In this last piece about Core Set 2019 Limited, I’ll go through the remaining archetypes I didn’t cover in part 1 or part 2. I’ll talk about what’s important, how to pace your game, make a list, etc. I’ll also summarize the format as a whole, how fast it is, how deep it is, and my general conception of it. After that, I’ll make some lists!

B/G Stuff

B/G ”Stuff” might be the least synergistic color combination in Core Set 2019. There’s not really any special spell, sacrifice, or go-wide plan going on, but more of a mish mash of great creatures in green and great removal in black. This is the place you end up if… well, both colors are just open, and not a synergy in particular. The multicolor card—Poison-Tip Archer—kind of says it all. It’s just a great card and it doesn’t synergize in green-black in particular. If anything, it would be better in a sacrifice archetype or maybe a go-wide strategy, making your alpha strikes more effective.

If there’s anything you could look for, it would be that Macabre Waltz synergizes well with big creatures, especially something like Bristling Boar or Vine Mare. Blood Divination also fits well with Elvish Rejuvenator. Other than that, I’d draft black-green as conventionally as possible once the colors are open. Also, it’s not very aggressive, so don’t be too afraid to durdle around a little.

Cards that become better in B/G Stuff:

Mythic/Rare

Uncommon

Common

Cards that become worse:

Anything too synergistic, like:

R/G Ramp

R/G Ramp is similar to U/G Ramp. The key difference is instead of using card draw to counteract flooding, it has better mana sinks. Draconic Disciple really does it all: ramping, fixing, and a mana sink/win condition in the late game, but if there’s one card that especially comes to mind regarding R/G Ramp, it’s Sparktongue Dragon. R/G Ramp is the best place for Sparktongue Dragon, a card I thought would be one of the best commons when I saw the spoiler, but is just a little too pricey for other archetypes to use its full effect. But when you regularly get up to the kicker cost of this common beast, it’s fantastic. That gives R/G Ramp, together with Colossal Dreadmaw, the best finishers. Sparktongue Dragon also gives the archetype a much needed flyer to help close games alongside Draconic Disciple, something we don’t get to see too often in red-green in other Limited formats, making it slightly more versatile.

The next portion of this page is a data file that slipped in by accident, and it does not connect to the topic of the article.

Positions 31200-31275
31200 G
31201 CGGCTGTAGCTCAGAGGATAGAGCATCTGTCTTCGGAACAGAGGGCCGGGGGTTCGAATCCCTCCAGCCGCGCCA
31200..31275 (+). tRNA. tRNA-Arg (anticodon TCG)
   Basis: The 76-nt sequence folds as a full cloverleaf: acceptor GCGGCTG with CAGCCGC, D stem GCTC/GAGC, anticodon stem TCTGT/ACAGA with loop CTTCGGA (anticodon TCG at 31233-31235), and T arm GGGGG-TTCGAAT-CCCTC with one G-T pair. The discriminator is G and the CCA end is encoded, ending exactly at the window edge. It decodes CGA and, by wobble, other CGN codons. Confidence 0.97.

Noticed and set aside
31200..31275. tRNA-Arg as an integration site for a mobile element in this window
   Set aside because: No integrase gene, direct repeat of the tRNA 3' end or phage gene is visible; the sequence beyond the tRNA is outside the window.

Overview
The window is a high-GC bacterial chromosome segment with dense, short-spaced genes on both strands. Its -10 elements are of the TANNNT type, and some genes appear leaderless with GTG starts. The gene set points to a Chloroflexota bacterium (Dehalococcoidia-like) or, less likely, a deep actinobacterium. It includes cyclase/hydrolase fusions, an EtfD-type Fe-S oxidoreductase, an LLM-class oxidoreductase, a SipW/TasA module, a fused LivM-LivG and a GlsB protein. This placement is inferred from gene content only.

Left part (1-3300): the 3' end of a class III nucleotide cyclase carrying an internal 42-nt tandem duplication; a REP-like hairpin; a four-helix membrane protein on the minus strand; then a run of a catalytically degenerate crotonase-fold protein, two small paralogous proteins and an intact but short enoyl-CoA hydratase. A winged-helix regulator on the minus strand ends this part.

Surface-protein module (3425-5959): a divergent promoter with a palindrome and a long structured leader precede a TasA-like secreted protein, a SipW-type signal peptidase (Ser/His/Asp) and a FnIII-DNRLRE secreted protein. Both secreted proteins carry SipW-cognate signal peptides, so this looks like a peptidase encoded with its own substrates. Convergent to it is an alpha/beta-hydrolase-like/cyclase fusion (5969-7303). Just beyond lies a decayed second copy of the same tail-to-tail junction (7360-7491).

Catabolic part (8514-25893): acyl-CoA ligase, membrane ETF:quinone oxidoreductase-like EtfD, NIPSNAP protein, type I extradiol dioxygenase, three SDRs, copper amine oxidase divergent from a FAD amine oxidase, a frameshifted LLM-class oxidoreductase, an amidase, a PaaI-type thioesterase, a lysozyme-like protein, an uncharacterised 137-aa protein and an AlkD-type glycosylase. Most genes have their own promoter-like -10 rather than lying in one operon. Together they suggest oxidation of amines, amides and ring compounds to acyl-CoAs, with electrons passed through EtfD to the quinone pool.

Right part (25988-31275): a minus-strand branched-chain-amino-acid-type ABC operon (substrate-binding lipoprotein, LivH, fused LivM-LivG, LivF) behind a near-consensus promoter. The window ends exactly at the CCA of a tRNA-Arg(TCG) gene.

Another thing that R/G Ramp has going for it is that the red removal makes it easier to keep up in the early game. Shock and Electrify are excellent removal spells that just don’t exist in blue. Although Fiery Finish isn’t a fantastic card since R/G ramps up its mana, it gives them a tool to deal with anything.  Well, almost anything. If you’re drafting, you also get to see it quite late, since other decks just can’t go to 6 mana as often, making this more of a free pick.

Lastly, red-green is the best place for Colossal Majesty. Colossal Majesty can be an incredible card, but needs enough help to get going and there are tons of enablers in R/G Ramp. If I had two of them or more, I’d try to pick up almost as many Bristling Boar, Havoc Devils, and Onakke Ogres as I could get my hands on. Remember, if you’re lacking enablers, something as simple as a Marauder’s Axe can help you never miss out on triggering it. Even in decks with enough enablers, it’s a great sideboard card versus decks that have tons of removal to try to get you off creatures with 4 or more power.

Cards that become better in R/G Ramp:

Mythic/Rare

Uncommon

Common

Cards that become worse:

Bonus Archetype: U/x Mill

U/x Mill builds around the card Psychic Corrosion. The plan is similar to Turbofog, where you land one of these bad boys and then try to draw as many cards as possible to trigger it as often as possible, and more cantrips and more cards that slow your opponent down. With Patient Rebuilding in your deck, this deck can go into hyper mode, both benefiting from each other in amazing fashion. If you don’t get enough pieces, Millstone can help you make your ”clock” get faster.

When you’re in this archetype, the pick order gets weird as you’re basically just trying to stay alive. That doesn’t just mean that Walls and fog effects are good, but also cards that trade well and slow down your opponent in other ways.